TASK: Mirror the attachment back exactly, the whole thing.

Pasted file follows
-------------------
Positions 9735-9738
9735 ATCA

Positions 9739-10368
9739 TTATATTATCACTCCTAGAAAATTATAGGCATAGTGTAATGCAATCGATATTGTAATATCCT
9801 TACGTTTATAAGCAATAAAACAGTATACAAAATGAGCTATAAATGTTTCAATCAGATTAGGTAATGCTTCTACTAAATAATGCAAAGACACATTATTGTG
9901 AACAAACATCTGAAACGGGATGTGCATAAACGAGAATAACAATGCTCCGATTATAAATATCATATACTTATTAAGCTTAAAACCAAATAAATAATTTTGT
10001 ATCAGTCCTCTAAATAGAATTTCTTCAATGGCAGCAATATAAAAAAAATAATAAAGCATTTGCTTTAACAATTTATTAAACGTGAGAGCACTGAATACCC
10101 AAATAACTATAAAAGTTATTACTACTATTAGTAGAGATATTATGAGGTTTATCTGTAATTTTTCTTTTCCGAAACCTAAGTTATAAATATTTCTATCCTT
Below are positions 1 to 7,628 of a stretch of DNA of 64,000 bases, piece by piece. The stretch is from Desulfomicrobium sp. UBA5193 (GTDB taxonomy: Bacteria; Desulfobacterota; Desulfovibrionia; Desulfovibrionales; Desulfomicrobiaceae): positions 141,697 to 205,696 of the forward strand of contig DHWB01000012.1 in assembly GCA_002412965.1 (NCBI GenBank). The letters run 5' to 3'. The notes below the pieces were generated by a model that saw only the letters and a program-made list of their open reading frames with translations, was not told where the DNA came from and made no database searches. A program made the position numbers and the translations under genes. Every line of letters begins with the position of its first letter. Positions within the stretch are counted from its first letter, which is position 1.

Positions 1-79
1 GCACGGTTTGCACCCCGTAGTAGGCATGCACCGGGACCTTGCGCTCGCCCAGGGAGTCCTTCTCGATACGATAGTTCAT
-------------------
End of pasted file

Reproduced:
Positions 9735-9738
9735 ATCA

Positions 9739-10368
9739 TTATATTATCACTCCTAGAAAATTATAGGCATAGTGTAATGCAATCGATATTGTAATATCCT
9801 TACGTTTATAAGCAATAAAACAGTATACAAAATGAGCTATAAATGTTTCAATCAGATTAGGTAATGCTTCTACTAAATAATGCAAAGACACATTATTGTG
9901 AACAAACATCTGAAACGGGATGTGCATAAACGAGAATAACAATGCTCCGATTATAAATATCATATACTTATTAAGCTTAAAACCAAATAAATAATTTTGT
10001 ATCAGTCCTCTAAATAGAATTTCTTCAATGGCAGCAATATAAAAAAAATAATAAAGCATTTGCTTTAACAATTTATTAAACGTGAGAGCACTGAATACCC
10101 AAATAACTATAAAAGTTATTACTACTATTAGTAGAGATATTATGAGGTTTATCTGTAATTTTTCTTTTCCGAAACCTAAGTTATAAATATTTCTATCCTT
Below are positions 1 to 7,628 of a stretch of DNA of 64,000 bases, piece by piece. The stretch is from Desulfomicrobium sp. UBA5193 (GTDB taxonomy: Bacteria; Desulfobacterota; Desulfovibrionia; Desulfovibrionales; Desulfomicrobiaceae): positions 141,697 to 205,696 of the forward strand of contig DHWB01000012.1 in assembly GCA_002412965.1 (NCBI GenBank). The letters run 5' to 3'. The notes below the pieces were generated by a model that saw only the letters and a program-made list of their open reading frames with translations, was not told where the DNA came from and made no database searches. A program made the position numbers and the translations under genes. Every line of letters begins with the position of its first letter. Positions within the stretch are counted from its first letter, which is position 1.

Positions 1-79
1 GCACGGTTTGCACCCCGTAGTAGGCATGCACCGGGACCTTGCGCTCGCCCAGGGAGTCCTTCTCGATACGATAGTTCAT